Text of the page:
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SYDNEY -Australia's New South Wales reported one of the country's youngest deaths from COVID-19 on Wednesday, as daily infections lingered near a 16-month high despite the lockdown of 5 million people in Sydney entering its sixth week.
The unnamed man in his 20s, who had no underlying health issues and was unvaccinated, died at his home in the city, authorities said. He deteriorated rapidly after earlier complaining of just mild symptoms, they added.
The man was ineligible for a Pfizer vaccine, as Australia limits that type for people over 40 amid tight supplies, while Canberra has only recently told people to take the AstraZeneca vaccine as cases swell, having previously limited it to people over 60.
The death highlights the risk facing Australia's largest city, which is struggling to contain an outbreak of the highly infectious Delta variant when fewer than 20% of Sydney's residents are vaccinated.
Last year, the neighbouring state of Victoria said an unnamed man also in his 20s had died from COVID-19, though a coroner is still investigating the exact cause of death.
It was unclear if the Sydney man had the Delta coronavirus variant but most of the latest cases in New South Wales have been that type. Early data are showing Delta is more contagious and likely causes more severe effects than earlier coronavirus variants, though other experts cautioned more findings are needed.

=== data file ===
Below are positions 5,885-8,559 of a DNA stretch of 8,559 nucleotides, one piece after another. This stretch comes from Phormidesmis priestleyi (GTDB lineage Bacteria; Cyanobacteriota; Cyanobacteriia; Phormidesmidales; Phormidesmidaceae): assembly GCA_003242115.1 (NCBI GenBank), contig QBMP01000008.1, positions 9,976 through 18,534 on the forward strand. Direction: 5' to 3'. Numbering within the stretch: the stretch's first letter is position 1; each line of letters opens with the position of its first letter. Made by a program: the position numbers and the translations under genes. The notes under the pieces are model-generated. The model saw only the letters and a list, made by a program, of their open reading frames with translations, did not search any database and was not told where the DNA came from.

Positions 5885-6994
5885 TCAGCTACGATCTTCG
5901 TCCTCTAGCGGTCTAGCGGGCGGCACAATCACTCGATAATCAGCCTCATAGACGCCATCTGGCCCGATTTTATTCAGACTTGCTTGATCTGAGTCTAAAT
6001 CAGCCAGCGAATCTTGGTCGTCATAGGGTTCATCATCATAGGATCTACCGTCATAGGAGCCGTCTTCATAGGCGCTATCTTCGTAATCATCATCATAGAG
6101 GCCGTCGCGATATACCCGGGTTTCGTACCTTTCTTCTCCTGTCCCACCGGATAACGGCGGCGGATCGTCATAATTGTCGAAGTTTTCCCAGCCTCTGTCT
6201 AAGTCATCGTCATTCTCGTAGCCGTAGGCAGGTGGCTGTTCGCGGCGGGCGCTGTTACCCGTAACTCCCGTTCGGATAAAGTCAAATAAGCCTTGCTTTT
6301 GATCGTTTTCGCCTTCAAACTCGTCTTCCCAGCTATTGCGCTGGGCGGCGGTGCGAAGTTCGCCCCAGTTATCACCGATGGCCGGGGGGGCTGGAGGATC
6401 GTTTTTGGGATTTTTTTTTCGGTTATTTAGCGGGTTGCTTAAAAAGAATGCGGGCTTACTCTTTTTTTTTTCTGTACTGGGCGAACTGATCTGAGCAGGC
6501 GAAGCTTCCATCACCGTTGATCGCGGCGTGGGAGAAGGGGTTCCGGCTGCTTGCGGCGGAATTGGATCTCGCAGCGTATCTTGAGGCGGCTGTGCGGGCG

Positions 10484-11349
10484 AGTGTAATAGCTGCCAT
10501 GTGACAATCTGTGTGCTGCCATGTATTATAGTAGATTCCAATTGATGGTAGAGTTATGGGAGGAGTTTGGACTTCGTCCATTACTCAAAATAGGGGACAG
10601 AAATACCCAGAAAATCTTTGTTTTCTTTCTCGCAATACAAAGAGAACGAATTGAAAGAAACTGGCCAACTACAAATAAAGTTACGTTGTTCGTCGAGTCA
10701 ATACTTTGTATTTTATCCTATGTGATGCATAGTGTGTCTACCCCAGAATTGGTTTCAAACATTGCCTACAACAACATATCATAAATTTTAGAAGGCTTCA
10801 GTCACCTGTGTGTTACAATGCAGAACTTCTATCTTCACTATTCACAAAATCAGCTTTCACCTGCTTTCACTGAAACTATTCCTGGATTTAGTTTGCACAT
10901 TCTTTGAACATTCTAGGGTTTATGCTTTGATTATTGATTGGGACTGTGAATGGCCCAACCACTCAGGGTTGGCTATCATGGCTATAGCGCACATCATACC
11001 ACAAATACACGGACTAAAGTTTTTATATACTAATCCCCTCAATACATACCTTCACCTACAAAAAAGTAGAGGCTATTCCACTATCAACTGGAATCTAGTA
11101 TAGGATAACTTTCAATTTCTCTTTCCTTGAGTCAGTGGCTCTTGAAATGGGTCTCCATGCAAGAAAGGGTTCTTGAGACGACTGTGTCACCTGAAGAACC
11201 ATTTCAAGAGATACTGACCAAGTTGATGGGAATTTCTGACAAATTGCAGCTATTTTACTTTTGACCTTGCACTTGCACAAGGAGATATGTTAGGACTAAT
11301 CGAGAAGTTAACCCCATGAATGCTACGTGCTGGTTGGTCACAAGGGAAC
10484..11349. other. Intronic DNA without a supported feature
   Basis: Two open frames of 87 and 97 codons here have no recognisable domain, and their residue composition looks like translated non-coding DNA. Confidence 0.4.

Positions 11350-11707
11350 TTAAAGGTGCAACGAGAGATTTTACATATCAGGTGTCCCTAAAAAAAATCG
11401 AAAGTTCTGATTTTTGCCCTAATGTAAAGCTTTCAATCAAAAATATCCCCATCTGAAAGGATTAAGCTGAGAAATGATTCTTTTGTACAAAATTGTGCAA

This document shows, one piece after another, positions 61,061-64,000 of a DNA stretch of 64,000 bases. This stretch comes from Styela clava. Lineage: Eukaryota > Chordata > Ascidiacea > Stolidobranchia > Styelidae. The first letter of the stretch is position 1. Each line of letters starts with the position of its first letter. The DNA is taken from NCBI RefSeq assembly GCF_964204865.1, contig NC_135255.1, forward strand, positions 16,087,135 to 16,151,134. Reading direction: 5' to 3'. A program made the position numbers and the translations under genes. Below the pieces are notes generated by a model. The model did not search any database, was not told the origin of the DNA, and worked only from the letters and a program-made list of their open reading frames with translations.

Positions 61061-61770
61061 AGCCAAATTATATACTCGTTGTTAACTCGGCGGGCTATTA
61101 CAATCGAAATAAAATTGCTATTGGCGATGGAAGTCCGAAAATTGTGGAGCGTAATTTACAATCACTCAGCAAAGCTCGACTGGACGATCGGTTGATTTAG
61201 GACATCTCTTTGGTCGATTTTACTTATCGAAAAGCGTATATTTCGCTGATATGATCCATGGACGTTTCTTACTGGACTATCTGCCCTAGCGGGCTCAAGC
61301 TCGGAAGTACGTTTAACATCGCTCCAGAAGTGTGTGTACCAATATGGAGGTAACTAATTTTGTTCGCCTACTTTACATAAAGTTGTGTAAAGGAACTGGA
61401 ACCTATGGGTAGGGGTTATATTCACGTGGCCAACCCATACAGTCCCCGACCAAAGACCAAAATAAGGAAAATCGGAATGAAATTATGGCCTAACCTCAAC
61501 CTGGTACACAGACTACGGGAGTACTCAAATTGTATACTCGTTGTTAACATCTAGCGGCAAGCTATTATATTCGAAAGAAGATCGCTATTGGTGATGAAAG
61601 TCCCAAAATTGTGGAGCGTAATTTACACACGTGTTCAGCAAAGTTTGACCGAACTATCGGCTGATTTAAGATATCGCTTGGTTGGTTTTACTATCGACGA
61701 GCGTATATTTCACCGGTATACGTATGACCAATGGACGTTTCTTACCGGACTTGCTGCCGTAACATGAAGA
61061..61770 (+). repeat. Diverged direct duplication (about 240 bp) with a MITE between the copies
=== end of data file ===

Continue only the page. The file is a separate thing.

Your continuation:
The young man was one of two COVID-19 deaths reported in New South Wales in the past 24 hours. New South Wales also recorded 233 new cases, near a 16-month high reported last week, and State Premier Gladys Berejiklian said case numbers would likely grow.
"I'm not going to rule out case numbers won’t get worse, I actually think they will get worse,” Berejiklian told reporters in Sydney, the New South Wales capital.
"If you look at the number of people infectious in the community, it indicates that perhaps we haven’t reached our peak."
At least 68 of the 233 new cases were not in isolation for their entire infectious period.
Berejiklian is under intense pressure to ease the movement restrictions that threaten to drive Australia into its second recession in as many years. However, she has said at least 50% of the state's population would need to be vaccinated for the curbs to ease at the end of August.
Still, many remain wary of taking the AstraZeneca vaccine, the most plentiful of two vaccines approved in the country, because of a rare blood clotting issue.
Additionally, government modelling released on Tuesday showed at least 70% of the state's population would need to be inoculated to slow the spread.
The modelling also indicated Australia should intensify vaccinations of younger people, who tend to spread the virus more frequently but are unable to secure a Pfizer vaccine.